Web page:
Sunday, May 15, 2011

back at the beginning of the love story...

Bored with mediocre cable I found myself encapsulated by the riveting film-making that was Grease 2. Almost upon arrival Michael zeros in on Stephanie and decides that's my girl. He makes and move, she shoots him down but not without dropping a hint. "I need a cooooollll rider." Thus begins the journey of Michael becoming the man Stephanie WANTS. And so it goes from 'Sixteen Candles' to 'Ten Things I hate about You'. Love is sold to us as sacrifice, change and compromise. Even when we take the love out of high school and into 'Sweet Home Alabama' or 'Love Jones' its the same story. Its not a series of perfect dates. Its a moment. Love is seemingly some moment that you either pay attention to or ignore. Whether you follow the moment or ignore it- you're haunted.

It follows you. It judges you. It lingers on your shoulder within each moment of the impending love story. You break up with someone and in the postmortem you're bound to say "well we didn't have an instant connection so.." or "i felt it, the moment we met. i don't know what changed." The middle of the love story or the end of the story always has us revisiting the beginning. Actually the middle or end of any love story has us revisiting the beginning of every love story. It's the search for the Why? What's my type? Why is this perfect or not perfect? What makes this love and that a fling? Someone told me once that each person is allotted five great loves and your soul mate may never be your lover. Of course it made no sense to me. That's not what the movies say neither the romance novels nor that voice in your head.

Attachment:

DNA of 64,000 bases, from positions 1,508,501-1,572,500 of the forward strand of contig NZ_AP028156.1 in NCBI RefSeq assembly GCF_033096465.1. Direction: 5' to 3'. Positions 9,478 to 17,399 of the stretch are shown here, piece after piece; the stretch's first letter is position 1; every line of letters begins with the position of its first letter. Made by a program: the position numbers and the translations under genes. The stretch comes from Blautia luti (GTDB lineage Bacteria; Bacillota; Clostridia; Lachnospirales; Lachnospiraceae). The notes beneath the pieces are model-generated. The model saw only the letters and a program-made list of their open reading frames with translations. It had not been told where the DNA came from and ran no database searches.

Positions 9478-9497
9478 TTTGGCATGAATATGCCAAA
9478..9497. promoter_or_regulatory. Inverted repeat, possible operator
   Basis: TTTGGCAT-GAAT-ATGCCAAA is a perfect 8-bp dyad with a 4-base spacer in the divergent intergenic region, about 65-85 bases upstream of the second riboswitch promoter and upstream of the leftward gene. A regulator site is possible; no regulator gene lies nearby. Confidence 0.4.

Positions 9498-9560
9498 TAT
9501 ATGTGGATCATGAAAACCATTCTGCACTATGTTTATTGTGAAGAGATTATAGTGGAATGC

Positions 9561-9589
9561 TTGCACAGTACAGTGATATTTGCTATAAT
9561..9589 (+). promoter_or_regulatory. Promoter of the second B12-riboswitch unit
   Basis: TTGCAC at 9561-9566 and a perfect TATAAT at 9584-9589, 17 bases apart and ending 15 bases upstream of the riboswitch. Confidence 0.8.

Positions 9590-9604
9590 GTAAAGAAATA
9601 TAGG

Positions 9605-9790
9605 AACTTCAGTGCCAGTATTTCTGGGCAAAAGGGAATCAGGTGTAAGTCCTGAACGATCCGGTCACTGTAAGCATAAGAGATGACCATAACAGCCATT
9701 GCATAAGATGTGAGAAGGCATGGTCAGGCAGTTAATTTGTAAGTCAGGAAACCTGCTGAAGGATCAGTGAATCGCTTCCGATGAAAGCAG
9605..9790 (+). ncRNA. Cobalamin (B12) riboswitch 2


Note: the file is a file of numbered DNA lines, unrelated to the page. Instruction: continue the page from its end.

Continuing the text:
So you're back at the beginning of the love story. Are we star-crossed lovers? We must be. We had this moment in the past and left it there. So why are we having it again? Today? In a public place at that. Even worse. If you have this moment with more than one person does that make you a whore or someone living with a series of incomplete love stories? Why do we always find ourselves back at the beginning of the love story?

For me it could be because I have never dated. I have never had that moment where someone sees you and wants to get to know you and asks you out and you say yes and prepare for a potentially awkward meal of avoiding the garlic. I don't try things. In the game of love I don't play. I don't take chances. I have no impulses. In the game of love. I have fallen and risen all without any reciprocation from the other person. I suppose we return to the beginning of the love story in search of ourselves. Love takes of us and what it takes we will never get back.